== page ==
AKA: William George
Background Illustrations provided by: http://edison.rutgers.edu/
splitpomegranate on Flickr.
I’ve posted this up before I wiped the site and started over again. Time for a rerun.  The first year and a half in Japan was one of exploration for me. I would hop on my granny bike, camera bag in the front basket, and ride as far as my out of shape lags would take me. It was fabulous exercise and I did lose the weight I gained back in Seoul.  I’m still not thin. But the Seoul weight was gone. The Canada weight will probably be with me until it stops my heart. I would take whatever road I came across that seemed to promise me out of the way locations. I previously mentioned the weird little corners as like exploring the unknown and it sort of held true in the smaller Japanese cities as well. Most of the development in Korea is recent and laid out on a strict grid. While you do still find neighborhoods laid out along the old footpaths, for the most part you have to hope the mystery nooks are accessible and not blocked by parked cars and hoboes. Miyakonojo was largely suburban. More a bedroom type of place for the people working the farms the ringed the city and the people commuting to Miyazaki and Kagoshima. Homes and yards. Japanese yards were more gardens than the tedious expanse of grass we have here. Grass is for parks and baseball stadiums there. And fruit trees were almost a required plant to have.  The fruit were never picked. They would rot on the vine. Or hit the ground to be gone over by the insects. I passed this pomegranate during one of my bike rides on a back road that ran parallel to the main drag into Mimata. It wasn’t too far from my apartment. But like all small cities and towns, you quickly exhaust all of the new. The second year I was there I started traveling around Kyushu to see what I could find. The third year I started looking at Tokyo and Osaka. Year four is when I started getting sick with the still undiagnosed stomach problem. I did visit the bigger cities again to see what images I could capture, but my mind was on other things by then.
Year five saw me leave. Also, I lost the sense of new in Japan by then and was unable to look at it with fresh eyes. So if I saw something like this at that point, I wouldn’t have photographed it. It would have been just background to me. I think that’s a thing even hobbyist photographers need to work hard to keep alive. The sense of “neat!”

splitpomegranate on Flickr.

I’ve posted this up before I wiped the site and started over again. Time for a rerun.

The first year and a half in Japan was one of exploration for me. I would hop on my granny bike, camera bag in the front basket, and ride as far as my out of shape lags would take me. It was fabulous exercise and I did lose the weight I gained back in Seoul.

I’m still not thin. But the Seoul weight was gone. The Canada weight will probably be with me until it stops my heart.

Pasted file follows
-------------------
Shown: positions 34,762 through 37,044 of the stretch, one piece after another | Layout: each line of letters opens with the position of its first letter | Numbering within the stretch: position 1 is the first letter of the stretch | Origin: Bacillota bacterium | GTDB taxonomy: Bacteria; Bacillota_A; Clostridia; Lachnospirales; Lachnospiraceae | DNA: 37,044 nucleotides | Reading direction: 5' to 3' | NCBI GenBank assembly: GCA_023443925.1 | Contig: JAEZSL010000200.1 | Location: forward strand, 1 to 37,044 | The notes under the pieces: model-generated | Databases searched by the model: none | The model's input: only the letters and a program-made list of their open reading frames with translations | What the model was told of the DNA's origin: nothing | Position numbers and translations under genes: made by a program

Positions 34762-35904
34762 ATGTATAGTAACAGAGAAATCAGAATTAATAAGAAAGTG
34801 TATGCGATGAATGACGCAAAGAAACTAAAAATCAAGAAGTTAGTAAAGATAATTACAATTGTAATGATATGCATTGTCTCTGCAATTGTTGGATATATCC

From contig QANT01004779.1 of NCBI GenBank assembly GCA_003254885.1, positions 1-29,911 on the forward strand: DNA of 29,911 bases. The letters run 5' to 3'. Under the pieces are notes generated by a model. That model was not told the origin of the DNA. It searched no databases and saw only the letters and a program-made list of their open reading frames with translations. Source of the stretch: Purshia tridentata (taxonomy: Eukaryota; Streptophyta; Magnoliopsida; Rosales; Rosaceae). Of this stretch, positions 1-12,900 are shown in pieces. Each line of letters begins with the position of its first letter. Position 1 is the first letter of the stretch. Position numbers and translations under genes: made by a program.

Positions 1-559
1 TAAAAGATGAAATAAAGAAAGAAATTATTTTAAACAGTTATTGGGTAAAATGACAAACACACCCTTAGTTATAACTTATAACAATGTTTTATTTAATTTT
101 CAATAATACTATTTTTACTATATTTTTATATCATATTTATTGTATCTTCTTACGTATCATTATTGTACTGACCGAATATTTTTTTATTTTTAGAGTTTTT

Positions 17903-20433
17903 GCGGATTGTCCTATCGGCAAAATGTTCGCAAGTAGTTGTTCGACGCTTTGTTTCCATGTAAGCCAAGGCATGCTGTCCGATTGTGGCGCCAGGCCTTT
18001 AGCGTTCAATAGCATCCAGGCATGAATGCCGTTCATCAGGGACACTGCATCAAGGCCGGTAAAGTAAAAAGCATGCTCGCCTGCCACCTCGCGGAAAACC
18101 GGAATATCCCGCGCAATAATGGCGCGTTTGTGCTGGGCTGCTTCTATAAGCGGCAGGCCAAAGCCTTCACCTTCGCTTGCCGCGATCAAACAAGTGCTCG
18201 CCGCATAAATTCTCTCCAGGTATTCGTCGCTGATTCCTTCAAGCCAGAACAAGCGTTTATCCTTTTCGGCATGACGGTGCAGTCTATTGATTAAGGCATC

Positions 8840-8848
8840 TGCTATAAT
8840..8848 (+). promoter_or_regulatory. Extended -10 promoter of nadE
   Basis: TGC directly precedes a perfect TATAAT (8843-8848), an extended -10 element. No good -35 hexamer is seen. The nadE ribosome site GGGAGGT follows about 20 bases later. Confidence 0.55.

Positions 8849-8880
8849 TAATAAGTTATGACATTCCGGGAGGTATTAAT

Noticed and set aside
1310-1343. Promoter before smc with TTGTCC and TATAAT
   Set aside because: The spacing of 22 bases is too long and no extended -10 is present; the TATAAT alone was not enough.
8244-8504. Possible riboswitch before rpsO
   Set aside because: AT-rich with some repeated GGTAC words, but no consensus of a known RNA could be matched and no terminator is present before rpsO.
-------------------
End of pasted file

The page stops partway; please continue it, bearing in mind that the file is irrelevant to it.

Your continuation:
I would take whatever road I came across that seemed to promise me out of the way locations. I previously mentioned the weird little corners as like exploring the unknown and it sort of held true in the smaller Japanese cities as well. Most of the development in Korea is recent and laid out on a strict grid. While you do still find neighborhoods laid out along the old footpaths, for the most part you have to hope the mystery nooks are accessible and not blocked by parked cars and hoboes.

Miyakonojo was largely suburban. More a bedroom type of place for the people working the farms the ringed the city and the people commuting to Miyazaki and Kagoshima. Homes and yards. Japanese yards were more gardens than the tedious expanse of grass we have here. Grass is for parks and baseball stadiums there. And fruit trees were almost a required plant to have.

The fruit were never picked. They would rot on the vine. Or hit the ground to be gone over by the insects. I passed this pomegranate during one of my bike rides on a back road that ran parallel to the main drag into Mimata. It wasn’t too far from my apartment.

But like all small cities and towns, you quickly exhaust all of the new. The second year I was there I started traveling around Kyushu to see what I could find. The third year I started looking at Tokyo and Osaka. Year four is when I started getting sick with the still undiagnosed stomach problem. I did visit the bigger cities again to see what images I could capture, but my mind was on other things by then.

Year five saw me leave.

Also, I lost the sense of new in Japan by then and was unable to look at it with fresh eyes. So if I saw something like this at that point, I wouldn’t have photographed it. It would have been just background to me. I think that’s a thing even hobbyist photographers need to work hard to keep alive. The sense of “neat!”